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Organs can be protected from damage by key protein, study finds

Fresh understanding of how body fat gathers around – including the heart – could help develop treatments for people affected by related conditions.

Researchers found that removing a key – which senses oxygen levels in – had a significant effect.

It produced new blood vessels that provide vital oxygen needed for healthy, efficient storage of fat. Crucially it also allows fat to be stored away from the body’s organs.

With obesity, for instance, fat tissue grows too quickly for normal blood vessel growth to keep up.

This leads to suffocation of fat cells, which then triggers damage and the release of a flood of lipids – a type of fat – as well as unhealthy hormones that attack organs like the liver, muscle and heart.

A team from the Universities of Edinburgh and Oxford, who deleted the protein – called PHD2 – in the fat cells of mice and humans, now hope to study the finding in detail.

Dr , of the ’s Centre for Cardiovascular Science, says: “Medicines are being tested that may enable safe storage of fat in patients whose conditions, such as cancer, have an uncontrolled loss of fat tissue, causing problems for their therapy.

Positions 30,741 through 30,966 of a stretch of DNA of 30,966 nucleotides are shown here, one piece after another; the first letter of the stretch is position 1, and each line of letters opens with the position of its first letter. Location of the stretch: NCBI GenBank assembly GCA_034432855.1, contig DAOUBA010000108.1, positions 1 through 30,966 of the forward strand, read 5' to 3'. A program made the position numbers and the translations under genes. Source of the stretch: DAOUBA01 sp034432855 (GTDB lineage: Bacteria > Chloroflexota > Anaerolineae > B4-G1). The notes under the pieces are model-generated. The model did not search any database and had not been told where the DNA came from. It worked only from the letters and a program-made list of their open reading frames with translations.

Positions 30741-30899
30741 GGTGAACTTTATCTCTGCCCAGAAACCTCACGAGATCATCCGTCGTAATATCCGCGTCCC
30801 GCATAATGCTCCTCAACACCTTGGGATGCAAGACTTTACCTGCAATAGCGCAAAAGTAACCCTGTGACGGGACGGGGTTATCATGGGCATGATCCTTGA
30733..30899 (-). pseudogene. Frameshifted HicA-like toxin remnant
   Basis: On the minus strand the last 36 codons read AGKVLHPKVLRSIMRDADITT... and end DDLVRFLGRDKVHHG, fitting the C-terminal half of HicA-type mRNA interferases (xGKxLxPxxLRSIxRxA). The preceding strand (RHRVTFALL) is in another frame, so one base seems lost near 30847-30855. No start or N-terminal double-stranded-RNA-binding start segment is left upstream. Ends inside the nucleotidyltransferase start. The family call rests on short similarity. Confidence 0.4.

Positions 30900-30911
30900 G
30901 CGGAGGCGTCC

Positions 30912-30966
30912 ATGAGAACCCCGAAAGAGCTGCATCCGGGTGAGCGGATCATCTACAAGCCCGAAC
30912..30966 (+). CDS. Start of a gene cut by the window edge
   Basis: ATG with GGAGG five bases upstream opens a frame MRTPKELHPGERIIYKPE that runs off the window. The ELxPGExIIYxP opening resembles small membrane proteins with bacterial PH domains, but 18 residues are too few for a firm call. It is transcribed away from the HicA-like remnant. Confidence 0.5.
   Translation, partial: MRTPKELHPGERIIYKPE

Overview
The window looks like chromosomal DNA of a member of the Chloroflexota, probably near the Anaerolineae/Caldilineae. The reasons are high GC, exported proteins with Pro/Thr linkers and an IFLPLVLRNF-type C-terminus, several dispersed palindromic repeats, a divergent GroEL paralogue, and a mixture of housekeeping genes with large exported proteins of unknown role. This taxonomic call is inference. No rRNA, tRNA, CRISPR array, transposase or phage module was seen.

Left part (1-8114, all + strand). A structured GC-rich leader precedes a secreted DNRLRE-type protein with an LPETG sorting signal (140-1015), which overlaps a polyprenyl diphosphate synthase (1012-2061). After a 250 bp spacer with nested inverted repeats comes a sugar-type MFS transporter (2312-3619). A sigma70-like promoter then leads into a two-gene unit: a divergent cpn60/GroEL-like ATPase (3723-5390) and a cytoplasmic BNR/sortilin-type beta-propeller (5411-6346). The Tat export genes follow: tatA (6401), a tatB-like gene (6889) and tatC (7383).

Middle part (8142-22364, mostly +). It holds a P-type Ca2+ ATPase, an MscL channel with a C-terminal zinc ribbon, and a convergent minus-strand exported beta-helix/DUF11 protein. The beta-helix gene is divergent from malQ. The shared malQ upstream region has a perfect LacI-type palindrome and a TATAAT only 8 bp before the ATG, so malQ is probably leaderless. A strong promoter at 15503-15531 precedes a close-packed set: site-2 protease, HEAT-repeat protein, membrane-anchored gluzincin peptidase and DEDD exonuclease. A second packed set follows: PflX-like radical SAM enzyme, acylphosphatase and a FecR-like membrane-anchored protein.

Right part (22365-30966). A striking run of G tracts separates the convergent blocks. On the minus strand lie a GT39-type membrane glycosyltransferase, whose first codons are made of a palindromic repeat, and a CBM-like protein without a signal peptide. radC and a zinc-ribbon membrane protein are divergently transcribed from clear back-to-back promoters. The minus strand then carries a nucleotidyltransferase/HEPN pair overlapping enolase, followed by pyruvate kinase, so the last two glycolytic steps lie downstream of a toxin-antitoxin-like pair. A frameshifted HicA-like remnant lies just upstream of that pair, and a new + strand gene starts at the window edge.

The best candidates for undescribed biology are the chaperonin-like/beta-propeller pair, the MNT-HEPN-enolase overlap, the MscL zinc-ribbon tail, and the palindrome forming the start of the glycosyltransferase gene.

“By understanding how such medicines may improve blood supply, we hope to find strategies for treating fat storage problems, and may even inform new ways to tackle obesity.”

The study, published in the journal Diabetes, was supported by the Wellcome Trust and British Heart Foundation.


Adipocyte Pseudohypoxia Suppresses Lipolysis and Facilitates Benign Adipose Tissue Expansion, Zoi Michailidou, Nicholas M Morton, José Maria Moreno Navarrete, Christopher C West, Kenneth J Stewart, José Manuel Fernández-Real, Christopher J Schofield, Jonathan R Seckl and Peter J Ratcliffe, Diabetes, doi: 10.2337/db14-0233,published online 5 November 2014.

Source: University of Edinburgh